January 06, 2004
Having weathered its out-of-this-world sandblasting by cometary particles hurtling toward it at about six times the speed of a rifle bullet, NASA's Stardust spacecraft begins its two-year, 1.14 billion kilometer (708 million mile) trek back to its planet of origin.
"On January 2, comet Wild 2 gave up its particles but it did not do so without a fight," said Stardust Project Manager Tom Duxbury of NASA's Jet Propulsion Laboratory, Pasadena, Calif. "Our data indicates we flew through sheets of cometary particles that jostled the spacecraft and that on at least 10 occasions the first layer of our shielding was breeched. Glad we had a couple more layers of the stuff."
Stardust entered the comet's coma – the vast cloud of dust and gas that surrounds a comet's nucleus - on December 31, 2003. From that point on it kept its defensive shielding between it and what scientists hoped would be the caustic stream of particles it would fly through. And fly through cometary particles Stardust did, but not in the fashion the team envisioned while designing the mission.
"We thought we would see a uniform increase in the number of particles the closer we came to the comet's nucleus and then a reduction," said University of Washington scientist Dr. Don Brownlee, Stardust's Principal Investigator. "Instead, our data indicate we flew through a veritable swarm of particles and then there would be almost nothing and then we would fly through another swarm."
Stardust scooped up these cometary particles, impacting at 6.1 kilometers per second (3.8 miles per second), for almost instantaneous analysis from onboard instruments and stored other particles for later, in-depth analysis, here on Earth. Along with this cosmic taste testing, the spacecraft also took some remarkable images of comet Wild 2's five-kilometer wide (3.1- mile wide) nucleus.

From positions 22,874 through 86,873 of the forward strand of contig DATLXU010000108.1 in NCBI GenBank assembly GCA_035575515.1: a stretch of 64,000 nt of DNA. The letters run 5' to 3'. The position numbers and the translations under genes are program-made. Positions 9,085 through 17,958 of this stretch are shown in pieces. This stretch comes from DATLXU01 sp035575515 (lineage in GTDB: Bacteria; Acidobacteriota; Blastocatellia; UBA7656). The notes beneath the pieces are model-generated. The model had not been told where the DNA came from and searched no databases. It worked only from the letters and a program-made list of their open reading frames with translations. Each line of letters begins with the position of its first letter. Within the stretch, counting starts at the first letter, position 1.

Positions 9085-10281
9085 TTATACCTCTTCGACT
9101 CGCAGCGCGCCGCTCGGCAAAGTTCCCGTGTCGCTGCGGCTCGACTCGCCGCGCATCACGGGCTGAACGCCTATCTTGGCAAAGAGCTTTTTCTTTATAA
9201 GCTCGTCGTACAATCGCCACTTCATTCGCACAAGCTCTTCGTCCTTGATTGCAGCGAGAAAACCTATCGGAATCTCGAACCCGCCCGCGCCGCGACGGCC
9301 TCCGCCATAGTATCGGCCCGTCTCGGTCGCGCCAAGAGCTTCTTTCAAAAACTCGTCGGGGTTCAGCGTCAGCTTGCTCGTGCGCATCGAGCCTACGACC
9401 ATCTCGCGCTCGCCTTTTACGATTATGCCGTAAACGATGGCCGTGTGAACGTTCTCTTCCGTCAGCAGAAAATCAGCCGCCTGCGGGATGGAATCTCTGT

"Our navigation camera was designed to assist in navigation, not science," said Stardust's imaging team lead Ray Newburn. "But these are the best images ever taken of a comet and there is a remarkable amount of information in those 72 pictures. Not only did we image the jets of material spewing out from the comet, but for the first time in history we can actually see the location of their origin on the surface of the comet."
At about 11:25 am Pacific Standard Time (2:25pm EST) on Jan. 2, only minutes after its closest approach with the comet, Stardust pointed its high gain antenna at Earth and began transmitting a data stream that took over 30 hours to send but will keep cometary scientists busy for years to come. About six hours later another event took place that goes a long way to literally increasing the scientists task load exponentially.
"Six hours after encounter we retracted the collector grid, with what we are all confident is an abundance of cometary particles, into the spacecraft's sample return capsule," added Duxbury. "The next time the sample return capsule is going to be opened is in a clean room at the Johnson Space Center in the days following Earth return in January 2006."
Scientists expect in-depth terrestrial analysis of the samples will reveal much about comets and the earliest history of the solar system. Chemical and physical information locked within the particles could be the record of the formation of the planets and the materials from which they were made. More information on the Stardust mission is available at http://stardust.jpl.nasa.gov.
Stardust, a part of NASA's Discovery Program of low-cost, highly focused science missions, was built by Lockheed Martin Space Systems, Denver, Colo., and is managed by JPL for NASA's Office of Space Science, Washington, D.C. JPL is a division of the California Institute of Technology in Pasadena.
D.C. Agle (818) 393-9011